My partner started to show symptoms of AIDS in 1983, and I talked to my doctor, who said, “Look, this is all happening in the United States. It can’t possibly be.” But in fact it was. So over the next two or three years I worried, but without confirmation. He got very sick at the end of 1985, and he died in February of 1986. It was in January 1986 that my diagnosis was finally confirmed, but there’d obviously been two or three years of worry before that.
One of the things that I want to do is to invest my time in trying to make sure that those people who haven’t got access to treatment – in Asia and the Pacific particularly, ‘cause that’s the area in which I live, but generally in the world – DO have access to treatment, because it made all the difference between me being here today and him not.
I think the quality of medical care that I receive is probably as good as you could get anywhere. But the fact of the matter is that as you get older and with the co-morbidities in HIV, what happens is that you need to be referred to other specialists, and what I find is that those other specialist don’t know much about HIV. Quite often the advice or the conclusions to which they come are not necessarily correct. And even, at times, you actually have to educate the specialist about the HIV component. Generally speaking I rely on the net. I also have some extremely close friends who are positive and have tremendous knowledge in the biochemical field, and I talk to them.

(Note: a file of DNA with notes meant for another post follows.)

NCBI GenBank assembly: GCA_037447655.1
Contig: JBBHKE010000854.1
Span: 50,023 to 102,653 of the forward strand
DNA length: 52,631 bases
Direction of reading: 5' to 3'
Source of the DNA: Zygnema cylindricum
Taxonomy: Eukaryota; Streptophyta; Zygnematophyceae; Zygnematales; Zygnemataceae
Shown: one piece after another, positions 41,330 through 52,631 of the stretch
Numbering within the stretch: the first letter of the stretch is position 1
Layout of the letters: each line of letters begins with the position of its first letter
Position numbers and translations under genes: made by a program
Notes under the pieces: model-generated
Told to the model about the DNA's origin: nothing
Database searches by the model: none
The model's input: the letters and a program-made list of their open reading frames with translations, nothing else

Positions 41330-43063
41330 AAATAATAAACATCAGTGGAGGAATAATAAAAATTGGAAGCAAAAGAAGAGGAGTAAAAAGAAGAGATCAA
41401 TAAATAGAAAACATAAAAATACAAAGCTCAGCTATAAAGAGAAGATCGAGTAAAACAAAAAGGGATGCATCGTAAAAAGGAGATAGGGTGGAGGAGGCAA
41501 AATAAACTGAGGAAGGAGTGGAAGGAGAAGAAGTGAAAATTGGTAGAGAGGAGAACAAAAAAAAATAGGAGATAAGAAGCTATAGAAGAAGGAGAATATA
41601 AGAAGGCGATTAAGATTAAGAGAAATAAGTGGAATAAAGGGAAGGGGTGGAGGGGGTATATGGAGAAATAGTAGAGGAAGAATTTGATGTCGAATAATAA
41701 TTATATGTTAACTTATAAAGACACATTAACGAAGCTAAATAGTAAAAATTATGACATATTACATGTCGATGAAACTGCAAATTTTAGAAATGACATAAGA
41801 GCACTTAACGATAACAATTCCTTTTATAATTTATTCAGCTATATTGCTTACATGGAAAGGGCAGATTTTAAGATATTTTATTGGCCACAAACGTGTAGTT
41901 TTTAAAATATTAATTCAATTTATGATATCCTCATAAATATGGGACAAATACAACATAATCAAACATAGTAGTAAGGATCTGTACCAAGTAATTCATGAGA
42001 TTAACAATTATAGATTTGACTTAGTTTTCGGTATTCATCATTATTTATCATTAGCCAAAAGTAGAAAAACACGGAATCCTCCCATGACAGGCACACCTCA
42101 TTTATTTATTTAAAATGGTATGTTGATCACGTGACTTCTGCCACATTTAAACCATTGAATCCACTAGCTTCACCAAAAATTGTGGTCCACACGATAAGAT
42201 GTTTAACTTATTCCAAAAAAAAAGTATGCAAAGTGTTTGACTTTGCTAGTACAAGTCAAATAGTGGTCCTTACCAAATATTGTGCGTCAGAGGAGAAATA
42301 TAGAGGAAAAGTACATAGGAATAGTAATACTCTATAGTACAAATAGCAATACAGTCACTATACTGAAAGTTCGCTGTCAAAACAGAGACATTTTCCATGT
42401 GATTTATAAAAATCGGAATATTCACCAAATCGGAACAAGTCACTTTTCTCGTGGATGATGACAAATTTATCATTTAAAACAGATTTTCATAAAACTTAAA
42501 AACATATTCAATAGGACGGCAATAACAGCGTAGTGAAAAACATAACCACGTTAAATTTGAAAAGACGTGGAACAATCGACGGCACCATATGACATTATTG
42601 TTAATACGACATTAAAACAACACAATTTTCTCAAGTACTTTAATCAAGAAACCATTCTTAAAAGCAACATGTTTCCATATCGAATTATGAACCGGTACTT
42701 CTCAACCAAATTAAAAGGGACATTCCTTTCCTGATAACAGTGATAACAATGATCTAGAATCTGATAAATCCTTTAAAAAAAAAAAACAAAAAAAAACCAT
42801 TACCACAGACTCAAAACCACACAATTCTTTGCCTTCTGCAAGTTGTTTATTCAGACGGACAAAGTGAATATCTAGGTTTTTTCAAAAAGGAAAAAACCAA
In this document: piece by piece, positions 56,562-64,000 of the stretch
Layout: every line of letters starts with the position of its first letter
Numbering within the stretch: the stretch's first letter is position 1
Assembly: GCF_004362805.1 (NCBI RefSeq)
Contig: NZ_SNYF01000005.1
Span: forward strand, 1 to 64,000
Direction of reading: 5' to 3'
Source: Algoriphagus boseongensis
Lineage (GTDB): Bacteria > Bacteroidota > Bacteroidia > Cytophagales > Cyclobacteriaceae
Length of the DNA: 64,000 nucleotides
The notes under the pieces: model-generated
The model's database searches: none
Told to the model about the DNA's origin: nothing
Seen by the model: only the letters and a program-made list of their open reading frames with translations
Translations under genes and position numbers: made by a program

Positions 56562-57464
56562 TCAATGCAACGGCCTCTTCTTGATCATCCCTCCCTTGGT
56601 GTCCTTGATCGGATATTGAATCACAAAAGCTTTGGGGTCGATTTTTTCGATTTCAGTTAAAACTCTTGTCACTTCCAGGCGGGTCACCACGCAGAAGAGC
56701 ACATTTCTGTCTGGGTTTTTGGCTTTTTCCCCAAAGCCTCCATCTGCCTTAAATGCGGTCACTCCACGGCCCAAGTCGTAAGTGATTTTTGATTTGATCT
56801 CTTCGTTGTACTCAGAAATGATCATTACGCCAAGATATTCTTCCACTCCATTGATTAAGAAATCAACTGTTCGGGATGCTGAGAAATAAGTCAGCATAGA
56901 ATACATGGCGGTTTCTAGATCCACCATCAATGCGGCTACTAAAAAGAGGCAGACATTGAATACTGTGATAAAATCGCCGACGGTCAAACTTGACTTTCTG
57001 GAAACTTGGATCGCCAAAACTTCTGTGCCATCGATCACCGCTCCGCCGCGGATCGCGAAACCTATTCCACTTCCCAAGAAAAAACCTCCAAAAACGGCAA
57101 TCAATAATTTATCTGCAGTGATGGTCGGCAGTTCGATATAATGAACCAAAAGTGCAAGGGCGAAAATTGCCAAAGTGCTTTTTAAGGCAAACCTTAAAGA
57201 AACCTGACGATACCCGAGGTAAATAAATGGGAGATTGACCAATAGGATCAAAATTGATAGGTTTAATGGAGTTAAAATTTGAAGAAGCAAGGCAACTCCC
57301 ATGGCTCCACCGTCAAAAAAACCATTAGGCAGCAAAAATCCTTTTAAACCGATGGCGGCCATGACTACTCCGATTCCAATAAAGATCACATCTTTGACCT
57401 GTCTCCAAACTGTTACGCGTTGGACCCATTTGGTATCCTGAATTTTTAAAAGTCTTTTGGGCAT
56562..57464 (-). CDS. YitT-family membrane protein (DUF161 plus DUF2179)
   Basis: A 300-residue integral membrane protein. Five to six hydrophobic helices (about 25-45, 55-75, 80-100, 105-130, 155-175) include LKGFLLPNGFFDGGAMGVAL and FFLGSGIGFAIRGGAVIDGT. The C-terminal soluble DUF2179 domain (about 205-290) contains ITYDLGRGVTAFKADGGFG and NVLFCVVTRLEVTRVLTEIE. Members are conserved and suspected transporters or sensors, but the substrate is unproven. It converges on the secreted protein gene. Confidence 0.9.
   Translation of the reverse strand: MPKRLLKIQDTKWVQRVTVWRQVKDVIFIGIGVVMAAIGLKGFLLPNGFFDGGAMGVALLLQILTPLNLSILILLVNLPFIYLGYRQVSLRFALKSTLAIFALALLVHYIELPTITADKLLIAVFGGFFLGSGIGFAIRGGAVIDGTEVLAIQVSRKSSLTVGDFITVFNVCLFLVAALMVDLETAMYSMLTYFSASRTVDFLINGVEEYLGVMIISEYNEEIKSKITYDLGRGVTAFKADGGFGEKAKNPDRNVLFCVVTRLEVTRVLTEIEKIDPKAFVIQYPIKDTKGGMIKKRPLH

People tell me that I will have all of these co-morbidities, there’s a higher incidence of this-that-and-the-other, and you sit here thinking, “Well, like, when’s it gonna happen?” So, that’s a bit depressing.
I mean, I have issues with some side effects – who doesn’t? But sometimes it’s really difficult to differentiate between what is as a result of having HIV infection and what’s a result of being nearly 70? Difficult to tell, sometimes. There’s been some confusion around what is lipodystrophy, what is HIV inflammation, what is HIV medication, what is old age versus what other options or diagnosis there may be.
If I had nothing to do I think my life would be more difficult. I do voluntary work for three different organizations. That, in a sense, makes my life easier. So it’s a sense of engagement, a sense of involvement.
I find it extremely difficult to balance. So, I got involved with all of this work, and for the last three years I’ve been saying, “In a month, it’ll get better.” And frankly, the AIDS conference hasn’t helped. So, I’d like to get back to writing, I’d like to just get back to walking, to be able to have some exercise, to be able to have a day off where I’m not a slave to e-mails, and I have failed to bring that discipline into my life. It’s a gap. Next month it’ll be easier.